Orbán: New Italian Government Appointed but Not Elected
MTI-Hungary Today 2019.09.27.
“I felt at home,” said Prime Minister Viktor Orbán said about his last week visit to Rome where he attended the rally of Brothers of Italy (Fratelli d’Italia – FdI). In an interview to state broadcaster Kossuth Radio, Orbán said the event reminded him of the meetings of the Hungarian conservative civic circles movement around 2004-2005.
Commenting on Italy’s internal political situation, the prime minister said the new government there had been appointed without being elected, and therefore many Italians felt that with former Interior Minister Matteo Salvini gone, they had lost the one person who could guarantee the country’s security. Orbán said this development meant that Hungary, too, had temporarily lost an ally in the fight against migration.
“And just as it always happens, whenever a left-wing government is set up, the ports are immediately opened and migrants arrive immediately,” Orban said. “They’re not stopping them, but rather bringing them in.”
Commenting on Italian Prime Minister Giuseppe Conte’s recent criticism of the Hungarian government, Orbán said there were matters in which Hungary could be of help and matters in which it could not and did not even want to be. “We’re not going to help them open the ports, bring in migrants and redistribute these people across Europe,” he said.
However, Hungary can be of help to Italy when it comes to border protection, “and if necessary, we could take over the patrol of any section of the Italian border”, he added.
But, he insisted, migrant redistribution quotas were “out of the question”. Hungary would, however, gladly support a “deportation quota”, even if the migrants it would concern are not on Hungary’s territory, he said.
“But it doesn’t look like this kind of help is needed,” Orbán said, insisting that the left was importing migrants to Europe with the intention of granting them citizenship in the hope that they would eventually enjoy their support.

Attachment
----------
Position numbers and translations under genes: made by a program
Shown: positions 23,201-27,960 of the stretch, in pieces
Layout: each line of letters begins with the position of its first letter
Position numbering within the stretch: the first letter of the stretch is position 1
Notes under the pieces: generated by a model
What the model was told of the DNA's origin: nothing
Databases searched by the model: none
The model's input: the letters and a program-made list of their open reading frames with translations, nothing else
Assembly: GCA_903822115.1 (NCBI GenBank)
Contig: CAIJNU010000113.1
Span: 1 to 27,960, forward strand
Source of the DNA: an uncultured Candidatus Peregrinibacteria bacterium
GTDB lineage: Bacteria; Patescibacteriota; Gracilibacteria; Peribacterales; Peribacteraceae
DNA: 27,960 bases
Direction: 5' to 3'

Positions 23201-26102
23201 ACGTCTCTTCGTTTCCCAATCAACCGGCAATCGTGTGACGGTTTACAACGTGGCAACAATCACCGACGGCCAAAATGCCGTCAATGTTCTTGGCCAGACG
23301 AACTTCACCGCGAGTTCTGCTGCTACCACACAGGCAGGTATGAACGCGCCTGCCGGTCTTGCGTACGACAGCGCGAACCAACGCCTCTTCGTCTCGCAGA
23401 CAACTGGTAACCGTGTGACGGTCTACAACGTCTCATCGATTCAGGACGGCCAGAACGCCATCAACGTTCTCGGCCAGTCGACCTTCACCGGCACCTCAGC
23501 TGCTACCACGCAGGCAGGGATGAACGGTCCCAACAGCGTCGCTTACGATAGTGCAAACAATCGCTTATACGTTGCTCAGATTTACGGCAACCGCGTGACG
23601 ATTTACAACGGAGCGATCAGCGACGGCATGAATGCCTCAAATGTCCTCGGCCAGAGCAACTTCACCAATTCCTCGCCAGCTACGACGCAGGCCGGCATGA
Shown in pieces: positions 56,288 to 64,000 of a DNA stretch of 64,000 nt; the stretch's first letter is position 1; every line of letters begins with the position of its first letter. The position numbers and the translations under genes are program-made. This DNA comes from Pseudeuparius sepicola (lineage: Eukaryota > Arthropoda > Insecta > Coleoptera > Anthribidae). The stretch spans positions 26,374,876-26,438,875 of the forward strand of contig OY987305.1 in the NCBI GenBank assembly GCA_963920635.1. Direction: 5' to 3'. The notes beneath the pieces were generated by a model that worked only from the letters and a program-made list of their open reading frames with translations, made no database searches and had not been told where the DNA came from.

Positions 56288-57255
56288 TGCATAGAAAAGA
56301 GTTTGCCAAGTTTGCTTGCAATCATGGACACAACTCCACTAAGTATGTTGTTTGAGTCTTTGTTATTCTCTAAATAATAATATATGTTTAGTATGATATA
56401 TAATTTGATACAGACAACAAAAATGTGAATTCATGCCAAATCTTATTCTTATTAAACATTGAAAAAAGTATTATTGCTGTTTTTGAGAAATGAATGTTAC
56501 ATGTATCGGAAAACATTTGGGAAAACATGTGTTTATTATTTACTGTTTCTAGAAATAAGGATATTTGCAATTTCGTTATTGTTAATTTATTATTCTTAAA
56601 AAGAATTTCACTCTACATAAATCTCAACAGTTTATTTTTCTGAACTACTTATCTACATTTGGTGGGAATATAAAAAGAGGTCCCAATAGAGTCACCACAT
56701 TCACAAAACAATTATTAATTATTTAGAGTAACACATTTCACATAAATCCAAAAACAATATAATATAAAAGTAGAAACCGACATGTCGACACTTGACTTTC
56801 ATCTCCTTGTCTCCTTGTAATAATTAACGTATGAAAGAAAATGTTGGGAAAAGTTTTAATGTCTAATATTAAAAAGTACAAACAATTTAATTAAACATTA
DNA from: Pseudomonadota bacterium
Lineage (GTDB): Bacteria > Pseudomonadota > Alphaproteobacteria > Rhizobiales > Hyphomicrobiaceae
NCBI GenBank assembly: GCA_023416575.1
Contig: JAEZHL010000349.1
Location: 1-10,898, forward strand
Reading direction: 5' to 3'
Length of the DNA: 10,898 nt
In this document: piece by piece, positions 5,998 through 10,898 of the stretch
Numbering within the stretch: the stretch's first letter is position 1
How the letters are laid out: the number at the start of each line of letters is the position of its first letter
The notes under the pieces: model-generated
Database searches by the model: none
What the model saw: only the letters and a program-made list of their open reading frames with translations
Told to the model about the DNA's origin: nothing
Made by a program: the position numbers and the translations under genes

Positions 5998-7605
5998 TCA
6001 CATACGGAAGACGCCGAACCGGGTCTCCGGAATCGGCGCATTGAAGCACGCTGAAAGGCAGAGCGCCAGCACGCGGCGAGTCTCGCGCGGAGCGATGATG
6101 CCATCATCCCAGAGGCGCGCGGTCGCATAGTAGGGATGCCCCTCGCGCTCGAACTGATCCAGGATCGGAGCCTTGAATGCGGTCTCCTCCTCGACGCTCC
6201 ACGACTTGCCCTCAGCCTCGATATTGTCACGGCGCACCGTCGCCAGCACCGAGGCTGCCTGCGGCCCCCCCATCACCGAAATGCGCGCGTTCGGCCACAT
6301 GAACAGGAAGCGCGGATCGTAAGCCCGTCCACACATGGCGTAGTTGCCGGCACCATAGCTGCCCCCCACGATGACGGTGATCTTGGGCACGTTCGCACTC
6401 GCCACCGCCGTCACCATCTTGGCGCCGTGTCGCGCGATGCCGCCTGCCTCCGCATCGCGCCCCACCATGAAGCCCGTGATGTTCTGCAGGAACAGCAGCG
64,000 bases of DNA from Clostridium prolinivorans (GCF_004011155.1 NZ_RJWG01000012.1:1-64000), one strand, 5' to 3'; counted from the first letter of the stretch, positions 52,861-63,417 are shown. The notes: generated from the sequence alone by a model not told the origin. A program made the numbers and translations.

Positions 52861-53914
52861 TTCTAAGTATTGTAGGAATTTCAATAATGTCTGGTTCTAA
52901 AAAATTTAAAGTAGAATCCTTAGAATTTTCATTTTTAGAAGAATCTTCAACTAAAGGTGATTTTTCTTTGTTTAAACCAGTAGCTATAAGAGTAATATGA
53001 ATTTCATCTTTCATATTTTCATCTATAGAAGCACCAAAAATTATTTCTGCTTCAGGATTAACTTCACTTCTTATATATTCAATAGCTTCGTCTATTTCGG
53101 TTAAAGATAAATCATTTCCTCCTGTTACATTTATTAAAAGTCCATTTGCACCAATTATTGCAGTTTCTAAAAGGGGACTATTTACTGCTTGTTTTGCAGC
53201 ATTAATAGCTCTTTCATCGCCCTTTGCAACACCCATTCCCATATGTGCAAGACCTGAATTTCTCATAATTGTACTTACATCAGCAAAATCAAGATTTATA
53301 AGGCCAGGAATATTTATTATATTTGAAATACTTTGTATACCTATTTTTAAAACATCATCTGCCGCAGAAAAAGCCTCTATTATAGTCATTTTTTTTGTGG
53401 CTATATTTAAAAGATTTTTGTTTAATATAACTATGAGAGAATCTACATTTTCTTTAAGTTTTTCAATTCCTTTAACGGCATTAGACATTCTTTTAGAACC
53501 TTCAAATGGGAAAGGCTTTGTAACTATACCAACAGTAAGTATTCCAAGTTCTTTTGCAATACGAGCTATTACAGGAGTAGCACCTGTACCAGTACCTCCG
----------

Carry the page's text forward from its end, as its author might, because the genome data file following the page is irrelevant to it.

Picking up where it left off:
The prime minister said Europe was the only continent in the world which “gives in to its suicidal tendencies” by failing to protect its own identity. Central Europe, however, opposes this mindset, he added.
Orbán said that while the majority of MEPs supported migration, “this is not the case among the prime ministers”, adding that this made him hopeful that the introduction of migrant distribution quotas could be prevented once again.
He said the reason why the EP was looking to eliminate some commissioner candidates was that if those candidates became members of the European Commission, then that body would end up looking more like the European Council than the parliament.
Commenting on a new agreement reached in Malta on the redistribution of migrants rescued at sea, Orbán said the countries that urged the introduction of migrant quotas at that meeting had not even fulfilled their earlier commitments regarding the acceptance of migrants.
Orbán ruled out the possibility that the EU could “once again outmaneuver” the bloc’s prime ministers by “pulling a slum trick at the ministerial level”.